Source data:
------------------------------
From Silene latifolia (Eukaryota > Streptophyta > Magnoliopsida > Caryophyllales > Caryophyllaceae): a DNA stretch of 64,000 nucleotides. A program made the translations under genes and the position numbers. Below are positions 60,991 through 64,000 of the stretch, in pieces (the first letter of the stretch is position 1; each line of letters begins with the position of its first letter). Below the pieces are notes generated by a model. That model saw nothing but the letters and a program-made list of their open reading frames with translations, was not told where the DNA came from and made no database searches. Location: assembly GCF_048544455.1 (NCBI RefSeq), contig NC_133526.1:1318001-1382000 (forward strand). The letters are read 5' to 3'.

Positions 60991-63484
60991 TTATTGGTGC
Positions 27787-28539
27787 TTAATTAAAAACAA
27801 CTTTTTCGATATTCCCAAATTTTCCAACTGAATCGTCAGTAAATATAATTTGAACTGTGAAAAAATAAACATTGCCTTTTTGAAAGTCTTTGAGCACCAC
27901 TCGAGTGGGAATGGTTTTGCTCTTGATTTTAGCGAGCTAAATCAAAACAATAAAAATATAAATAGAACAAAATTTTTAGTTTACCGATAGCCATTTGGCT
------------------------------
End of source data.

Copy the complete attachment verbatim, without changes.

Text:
From Silene latifolia (Eukaryota > Streptophyta > Magnoliopsida > Caryophyllales > Caryophyllaceae): a DNA stretch of 64,000 nucleotides. A program made the translations under genes and the position numbers. Below are positions 60,991 through 64,000 of the stretch, in pieces (the first letter of the stretch is position 1; each line of letters begins with the position of its first letter). Below the pieces are notes generated by a model. That model saw nothing but the letters and a program-made list of their open reading frames with translations, was not told where the DNA came from and made no database searches. Location: assembly GCF_048544455.1 (NCBI RefSeq), contig NC_133526.1:1318001-1382000 (forward strand). The letters are read 5' to 3'.

Positions 60991-63484
60991 TTATTGGTGC
Positions 27787-28539
27787 TTAATTAAAAACAA
27801 CTTTTTCGATATTCCCAAATTTTCCAACTGAATCGTCAGTAAATATAATTTGAACTGTGAAAAAATAAACATTGCCTTTTTGAAAGTCTTTGAGCACCAC
27901 TCGAGTGGGAATGGTTTTGCTCTTGATTTTAGCGAGCTAAATCAAAACAATAAAAATATAAATAGAACAAAATTTTTAGTTTACCGATAGCCATTTGGCT